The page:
By Lauren Sanderson & Lily Farrant, Features Editor & Deputy Editor
Charity shops, vintage, thrifted. Words which come to mind when thinking about the fashion movement that has taken over many Bristol students' style. It comes as no surprise then that Bristol is the birthplace of Sustainable Fashion Week (SFW), currently the only one of its kind in the UK. Founded by Amelia Twine, co-owner of non-profit organisation A Single Thread CIC, SFW works in community engagement to make sustainable fashion more accessible.
As part of the week’s events, Amelia hosted a panel discussion at Thrift Store on Park Street, featuring Meg Cox, a stylist from ladies’ clothing hire spot Clothemod, Jess Strain, designer for sustainable accessory brand Ovrbloom, and Maria Loria, founder of Sustainable Fashion as-a-Service brand WearMyWardrobeOut.
Epigram spoke to Amelia about some of the biggest challenges facing the sustainable fashion movement, the impact of trying to shop sustainably, and what can be done to increase diversity within the movement.
‘The narrative surrounding slow and sustainable fashion is changing, driven increasingly by consumer demand and awareness’, she said. Indeed, haunting statistics revealing that 93 per cent of brands don’t pay garment workers a living wage, or that it takes 2,700 litres of water to produce the amount of cotton for a single T-shirt, underline the social and environmental damage caused by the fast fashion industry.
Yet she explained that through a process known as greenwashing, many fast fashion brands, such as H&M or Zara, will promote themselves as improving their practices in order to appeal to the growing slow fashion market. In an attempt to promote true transparency between consumer and seller, panellist Jess Strain’s company Ovrbloom includes a QR code in her products; with a quick scan a customer can learn about their garment’s life, from cotton seed to bucket hat.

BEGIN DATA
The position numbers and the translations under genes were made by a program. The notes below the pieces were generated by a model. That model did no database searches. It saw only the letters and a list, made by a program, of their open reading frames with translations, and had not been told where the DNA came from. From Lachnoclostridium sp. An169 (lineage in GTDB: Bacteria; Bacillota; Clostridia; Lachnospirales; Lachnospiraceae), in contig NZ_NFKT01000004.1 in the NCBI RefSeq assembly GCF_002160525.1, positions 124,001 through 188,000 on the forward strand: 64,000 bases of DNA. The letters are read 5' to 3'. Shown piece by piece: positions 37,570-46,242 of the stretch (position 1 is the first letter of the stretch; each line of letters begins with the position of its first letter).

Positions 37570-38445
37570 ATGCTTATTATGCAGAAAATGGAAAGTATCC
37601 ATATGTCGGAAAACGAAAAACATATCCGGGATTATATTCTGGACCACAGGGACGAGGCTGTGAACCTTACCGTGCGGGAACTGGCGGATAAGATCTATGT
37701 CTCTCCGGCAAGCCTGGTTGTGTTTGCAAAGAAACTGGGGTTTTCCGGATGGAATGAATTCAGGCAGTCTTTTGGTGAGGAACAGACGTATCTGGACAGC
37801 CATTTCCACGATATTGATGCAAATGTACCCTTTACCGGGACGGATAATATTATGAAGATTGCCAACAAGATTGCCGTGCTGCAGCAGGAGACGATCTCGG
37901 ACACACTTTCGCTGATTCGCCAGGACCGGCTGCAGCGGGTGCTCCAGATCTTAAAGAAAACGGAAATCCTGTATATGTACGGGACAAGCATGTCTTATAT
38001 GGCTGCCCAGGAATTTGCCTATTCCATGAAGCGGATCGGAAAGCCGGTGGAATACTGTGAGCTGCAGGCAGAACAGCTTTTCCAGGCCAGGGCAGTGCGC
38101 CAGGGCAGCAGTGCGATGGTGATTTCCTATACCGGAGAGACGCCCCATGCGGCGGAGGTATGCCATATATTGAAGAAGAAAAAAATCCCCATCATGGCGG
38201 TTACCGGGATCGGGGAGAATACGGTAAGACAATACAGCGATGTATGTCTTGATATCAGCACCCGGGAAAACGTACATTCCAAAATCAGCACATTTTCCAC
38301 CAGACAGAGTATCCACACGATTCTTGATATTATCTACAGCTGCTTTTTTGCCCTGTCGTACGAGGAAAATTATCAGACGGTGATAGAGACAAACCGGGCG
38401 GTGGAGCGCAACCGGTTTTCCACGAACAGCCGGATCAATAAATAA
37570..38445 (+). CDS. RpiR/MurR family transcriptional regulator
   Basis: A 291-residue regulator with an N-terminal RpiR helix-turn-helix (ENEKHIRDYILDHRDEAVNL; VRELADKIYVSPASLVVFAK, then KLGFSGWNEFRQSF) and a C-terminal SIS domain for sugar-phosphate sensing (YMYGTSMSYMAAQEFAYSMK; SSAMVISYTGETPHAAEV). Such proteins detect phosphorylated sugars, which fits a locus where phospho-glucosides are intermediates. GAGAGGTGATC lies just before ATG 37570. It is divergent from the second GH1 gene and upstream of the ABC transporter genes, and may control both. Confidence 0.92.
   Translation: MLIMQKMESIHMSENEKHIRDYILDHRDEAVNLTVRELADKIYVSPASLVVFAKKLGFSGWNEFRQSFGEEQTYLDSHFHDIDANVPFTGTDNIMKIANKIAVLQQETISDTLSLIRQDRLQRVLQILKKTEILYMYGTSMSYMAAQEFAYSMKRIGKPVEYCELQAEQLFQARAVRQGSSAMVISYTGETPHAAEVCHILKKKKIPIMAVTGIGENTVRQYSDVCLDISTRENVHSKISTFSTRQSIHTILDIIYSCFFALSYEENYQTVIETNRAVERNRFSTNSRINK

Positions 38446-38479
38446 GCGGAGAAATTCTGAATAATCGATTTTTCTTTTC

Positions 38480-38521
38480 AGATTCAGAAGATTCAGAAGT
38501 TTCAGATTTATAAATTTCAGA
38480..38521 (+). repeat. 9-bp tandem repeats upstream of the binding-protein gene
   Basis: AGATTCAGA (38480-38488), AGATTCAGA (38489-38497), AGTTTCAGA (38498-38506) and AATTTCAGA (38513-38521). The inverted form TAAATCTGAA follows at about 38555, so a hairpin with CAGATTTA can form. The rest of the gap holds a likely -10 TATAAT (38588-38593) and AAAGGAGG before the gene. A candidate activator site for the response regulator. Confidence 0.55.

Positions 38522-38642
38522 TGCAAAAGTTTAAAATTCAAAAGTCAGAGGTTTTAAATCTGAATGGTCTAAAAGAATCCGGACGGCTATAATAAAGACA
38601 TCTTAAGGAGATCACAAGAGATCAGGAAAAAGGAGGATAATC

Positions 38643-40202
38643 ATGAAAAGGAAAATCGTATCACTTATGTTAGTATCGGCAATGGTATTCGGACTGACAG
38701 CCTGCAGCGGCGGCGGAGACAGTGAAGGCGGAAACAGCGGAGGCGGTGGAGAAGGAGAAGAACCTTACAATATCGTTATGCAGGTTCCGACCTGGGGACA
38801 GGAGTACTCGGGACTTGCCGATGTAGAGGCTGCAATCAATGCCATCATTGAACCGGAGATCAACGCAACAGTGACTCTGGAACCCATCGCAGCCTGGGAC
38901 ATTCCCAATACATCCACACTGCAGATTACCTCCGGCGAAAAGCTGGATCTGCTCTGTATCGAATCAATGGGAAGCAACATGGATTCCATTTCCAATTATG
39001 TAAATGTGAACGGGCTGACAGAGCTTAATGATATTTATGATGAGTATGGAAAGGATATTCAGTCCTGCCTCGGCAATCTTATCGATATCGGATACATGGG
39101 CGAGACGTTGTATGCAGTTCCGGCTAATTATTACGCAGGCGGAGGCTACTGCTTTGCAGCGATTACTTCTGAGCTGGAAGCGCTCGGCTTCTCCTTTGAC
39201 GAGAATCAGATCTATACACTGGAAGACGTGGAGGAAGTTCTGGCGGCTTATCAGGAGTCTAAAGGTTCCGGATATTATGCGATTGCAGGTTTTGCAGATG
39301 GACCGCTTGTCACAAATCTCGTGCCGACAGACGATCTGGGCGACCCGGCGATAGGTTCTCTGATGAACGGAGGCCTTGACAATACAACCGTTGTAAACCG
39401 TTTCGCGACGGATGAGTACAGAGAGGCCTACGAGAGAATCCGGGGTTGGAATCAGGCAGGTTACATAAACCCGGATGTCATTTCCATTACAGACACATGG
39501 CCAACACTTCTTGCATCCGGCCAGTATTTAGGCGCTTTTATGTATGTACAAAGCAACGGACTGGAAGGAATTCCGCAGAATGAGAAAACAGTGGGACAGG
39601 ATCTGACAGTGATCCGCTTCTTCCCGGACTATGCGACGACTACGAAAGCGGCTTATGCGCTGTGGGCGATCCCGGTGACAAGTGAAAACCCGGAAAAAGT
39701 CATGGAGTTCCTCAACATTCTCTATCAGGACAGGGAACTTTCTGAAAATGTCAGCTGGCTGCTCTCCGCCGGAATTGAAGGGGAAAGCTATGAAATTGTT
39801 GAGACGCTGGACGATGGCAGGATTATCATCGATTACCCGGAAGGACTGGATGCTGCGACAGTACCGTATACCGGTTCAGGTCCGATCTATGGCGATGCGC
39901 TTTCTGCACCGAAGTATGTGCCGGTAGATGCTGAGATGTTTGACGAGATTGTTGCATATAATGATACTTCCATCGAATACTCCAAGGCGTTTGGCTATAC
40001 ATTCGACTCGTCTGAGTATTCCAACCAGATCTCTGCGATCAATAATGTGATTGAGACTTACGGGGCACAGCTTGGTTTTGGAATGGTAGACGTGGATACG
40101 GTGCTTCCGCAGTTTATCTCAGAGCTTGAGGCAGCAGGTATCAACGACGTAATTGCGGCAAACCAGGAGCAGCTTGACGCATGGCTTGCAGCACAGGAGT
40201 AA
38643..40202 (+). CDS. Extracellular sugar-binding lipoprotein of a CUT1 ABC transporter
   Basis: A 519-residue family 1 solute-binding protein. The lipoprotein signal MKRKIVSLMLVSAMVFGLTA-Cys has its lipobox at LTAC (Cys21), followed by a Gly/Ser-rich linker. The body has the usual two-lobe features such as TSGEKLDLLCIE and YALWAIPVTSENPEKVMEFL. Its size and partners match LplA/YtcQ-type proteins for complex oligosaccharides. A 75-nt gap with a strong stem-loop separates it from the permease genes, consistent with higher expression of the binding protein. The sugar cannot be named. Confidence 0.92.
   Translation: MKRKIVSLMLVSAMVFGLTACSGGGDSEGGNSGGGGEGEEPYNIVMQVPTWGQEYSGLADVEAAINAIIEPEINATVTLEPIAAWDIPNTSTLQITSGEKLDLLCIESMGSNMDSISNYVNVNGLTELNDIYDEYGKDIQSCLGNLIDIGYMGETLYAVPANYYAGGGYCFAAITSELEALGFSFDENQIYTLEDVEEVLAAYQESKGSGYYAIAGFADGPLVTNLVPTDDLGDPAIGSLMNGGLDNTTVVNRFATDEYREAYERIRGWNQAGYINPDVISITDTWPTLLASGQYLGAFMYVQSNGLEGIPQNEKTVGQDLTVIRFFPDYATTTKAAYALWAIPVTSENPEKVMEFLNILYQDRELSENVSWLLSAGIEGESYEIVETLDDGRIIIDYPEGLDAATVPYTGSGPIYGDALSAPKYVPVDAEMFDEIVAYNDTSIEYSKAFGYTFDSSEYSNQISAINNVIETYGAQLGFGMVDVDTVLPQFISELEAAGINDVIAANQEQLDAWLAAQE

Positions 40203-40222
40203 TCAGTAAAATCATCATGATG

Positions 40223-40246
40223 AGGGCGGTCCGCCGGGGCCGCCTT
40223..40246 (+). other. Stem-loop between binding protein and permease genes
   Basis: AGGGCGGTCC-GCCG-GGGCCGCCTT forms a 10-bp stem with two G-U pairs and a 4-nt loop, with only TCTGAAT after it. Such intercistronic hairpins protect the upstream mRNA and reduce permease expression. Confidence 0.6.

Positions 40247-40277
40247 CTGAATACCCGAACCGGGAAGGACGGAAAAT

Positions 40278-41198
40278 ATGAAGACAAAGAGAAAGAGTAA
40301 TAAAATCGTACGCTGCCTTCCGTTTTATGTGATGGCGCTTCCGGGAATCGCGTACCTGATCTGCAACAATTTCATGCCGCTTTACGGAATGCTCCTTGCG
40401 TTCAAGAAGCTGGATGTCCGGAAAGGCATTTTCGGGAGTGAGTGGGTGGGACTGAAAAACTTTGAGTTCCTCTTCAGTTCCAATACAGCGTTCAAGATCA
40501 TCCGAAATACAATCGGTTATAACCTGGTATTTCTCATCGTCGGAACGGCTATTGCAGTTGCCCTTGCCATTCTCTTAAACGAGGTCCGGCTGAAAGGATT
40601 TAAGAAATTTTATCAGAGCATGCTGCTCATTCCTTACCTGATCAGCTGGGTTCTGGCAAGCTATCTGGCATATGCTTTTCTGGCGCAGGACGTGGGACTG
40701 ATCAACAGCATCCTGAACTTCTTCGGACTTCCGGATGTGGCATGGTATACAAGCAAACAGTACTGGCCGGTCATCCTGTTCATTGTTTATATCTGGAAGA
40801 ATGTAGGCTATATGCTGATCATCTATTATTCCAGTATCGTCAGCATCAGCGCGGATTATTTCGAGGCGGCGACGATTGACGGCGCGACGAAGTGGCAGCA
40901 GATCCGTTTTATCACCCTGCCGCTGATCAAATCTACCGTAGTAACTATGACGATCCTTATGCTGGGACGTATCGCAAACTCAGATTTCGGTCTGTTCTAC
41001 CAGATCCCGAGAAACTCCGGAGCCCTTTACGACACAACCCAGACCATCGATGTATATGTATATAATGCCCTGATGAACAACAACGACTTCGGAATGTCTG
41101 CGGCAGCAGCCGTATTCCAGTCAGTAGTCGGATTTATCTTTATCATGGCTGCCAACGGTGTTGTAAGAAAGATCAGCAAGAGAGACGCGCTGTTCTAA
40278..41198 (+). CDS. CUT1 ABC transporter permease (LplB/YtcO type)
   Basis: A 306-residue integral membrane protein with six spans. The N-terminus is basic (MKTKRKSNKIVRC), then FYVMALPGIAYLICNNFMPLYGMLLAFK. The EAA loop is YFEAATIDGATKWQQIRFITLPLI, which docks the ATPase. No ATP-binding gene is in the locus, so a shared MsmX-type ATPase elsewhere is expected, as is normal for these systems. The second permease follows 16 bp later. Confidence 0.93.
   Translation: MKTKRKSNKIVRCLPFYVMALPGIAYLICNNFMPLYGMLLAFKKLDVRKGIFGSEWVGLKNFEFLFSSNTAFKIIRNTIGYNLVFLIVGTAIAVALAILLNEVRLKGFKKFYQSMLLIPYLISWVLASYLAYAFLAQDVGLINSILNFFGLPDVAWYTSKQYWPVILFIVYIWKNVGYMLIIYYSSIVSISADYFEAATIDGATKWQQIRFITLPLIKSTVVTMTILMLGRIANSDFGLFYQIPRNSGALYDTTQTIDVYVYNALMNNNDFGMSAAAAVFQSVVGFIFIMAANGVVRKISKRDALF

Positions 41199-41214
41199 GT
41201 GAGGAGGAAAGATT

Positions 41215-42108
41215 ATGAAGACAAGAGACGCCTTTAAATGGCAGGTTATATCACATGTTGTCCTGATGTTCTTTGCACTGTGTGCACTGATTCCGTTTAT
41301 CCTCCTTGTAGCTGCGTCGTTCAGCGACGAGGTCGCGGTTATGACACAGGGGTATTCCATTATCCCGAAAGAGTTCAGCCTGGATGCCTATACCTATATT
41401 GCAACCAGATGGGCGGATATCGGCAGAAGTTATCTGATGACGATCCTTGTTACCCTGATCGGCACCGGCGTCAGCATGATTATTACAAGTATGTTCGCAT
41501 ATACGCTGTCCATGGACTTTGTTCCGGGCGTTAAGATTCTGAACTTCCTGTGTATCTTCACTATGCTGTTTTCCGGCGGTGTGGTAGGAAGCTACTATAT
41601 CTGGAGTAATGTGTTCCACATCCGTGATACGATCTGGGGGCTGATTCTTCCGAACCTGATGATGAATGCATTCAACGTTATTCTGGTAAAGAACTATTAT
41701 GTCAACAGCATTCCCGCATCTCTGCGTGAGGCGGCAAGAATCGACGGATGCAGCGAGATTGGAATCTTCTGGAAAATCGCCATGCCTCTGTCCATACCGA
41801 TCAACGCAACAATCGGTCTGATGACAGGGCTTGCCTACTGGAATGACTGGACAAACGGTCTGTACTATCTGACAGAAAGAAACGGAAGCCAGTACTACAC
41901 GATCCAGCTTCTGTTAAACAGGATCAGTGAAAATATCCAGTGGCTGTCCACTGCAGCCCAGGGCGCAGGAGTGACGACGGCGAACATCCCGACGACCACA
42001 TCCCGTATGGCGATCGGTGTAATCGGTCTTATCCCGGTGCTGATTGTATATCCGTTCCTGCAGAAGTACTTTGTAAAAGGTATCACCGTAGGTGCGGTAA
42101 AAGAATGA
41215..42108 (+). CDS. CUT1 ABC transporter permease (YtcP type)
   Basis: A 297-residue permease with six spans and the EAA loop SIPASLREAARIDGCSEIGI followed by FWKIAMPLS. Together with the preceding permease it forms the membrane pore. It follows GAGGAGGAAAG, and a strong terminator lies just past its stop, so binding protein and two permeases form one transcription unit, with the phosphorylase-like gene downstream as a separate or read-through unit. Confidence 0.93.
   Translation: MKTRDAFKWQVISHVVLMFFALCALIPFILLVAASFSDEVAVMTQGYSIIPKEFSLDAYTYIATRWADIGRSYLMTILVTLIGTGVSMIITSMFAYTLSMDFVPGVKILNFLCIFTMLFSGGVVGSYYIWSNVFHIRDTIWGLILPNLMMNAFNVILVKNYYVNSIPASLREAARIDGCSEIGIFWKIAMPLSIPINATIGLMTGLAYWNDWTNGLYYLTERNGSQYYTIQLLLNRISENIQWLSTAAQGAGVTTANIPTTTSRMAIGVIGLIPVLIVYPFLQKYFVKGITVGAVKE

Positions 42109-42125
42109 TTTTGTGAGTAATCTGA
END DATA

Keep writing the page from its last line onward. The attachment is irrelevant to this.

‘Re-wear, repair, repurposing. There are loads of different things we can do which don’t cost a lot of money and aren’t about buying something new.’
Considering sustainable fashion’s image, Amelia explained that ‘one of the problems is that for years it’s been seen as a niche thing for a small grouping of people, and we need to break through that’. The goal of Sustainable Fashion Week and the slow fashion movement is to encourage people to overhaul their relationship with fashion and clothing, promoting different entry points into sustainability. ‘Re-wear, repair, repurposing. There are loads of different things we can do which don’t cost a lot of money and aren’t about buying something new’.
The perception that the slow fashion movement is homogeneously represented and led by middle-class women is one that Amelia hopes to reorient by removing the barrier of inaccessible pricing: ‘We can make sure that we’re not charging people loads and loads of money to come and participate in whatever activity or offering—whether it's a clothes swap or a repair service—we try not to charge people to participate in any way’. Sustainable Fashion Week aims to counteract the rebranding of sustainable fashion as a consumer act through collective action, using creative community engagement to support local people to feel that sustainable fashion is accessible and relevant to them.
Amelia emphasised that engaging in sustainable fashion can happen on both a community level, organising clothes swaps with friends, and on a broader scale. Panellist Maria Loria explained the concept behind her online company, WearMyWardrobeOut, selling second-hand clothes as well as offering repair and tailoring services.
For Amelia, diversifying the voices of sustainable fashion diversifies the modalities through which we understand what sustainability looks like. She explained how A Single Thread moves its events and activities around the Bristol wards, taking a focus on priority wards with higher levels of deprivation.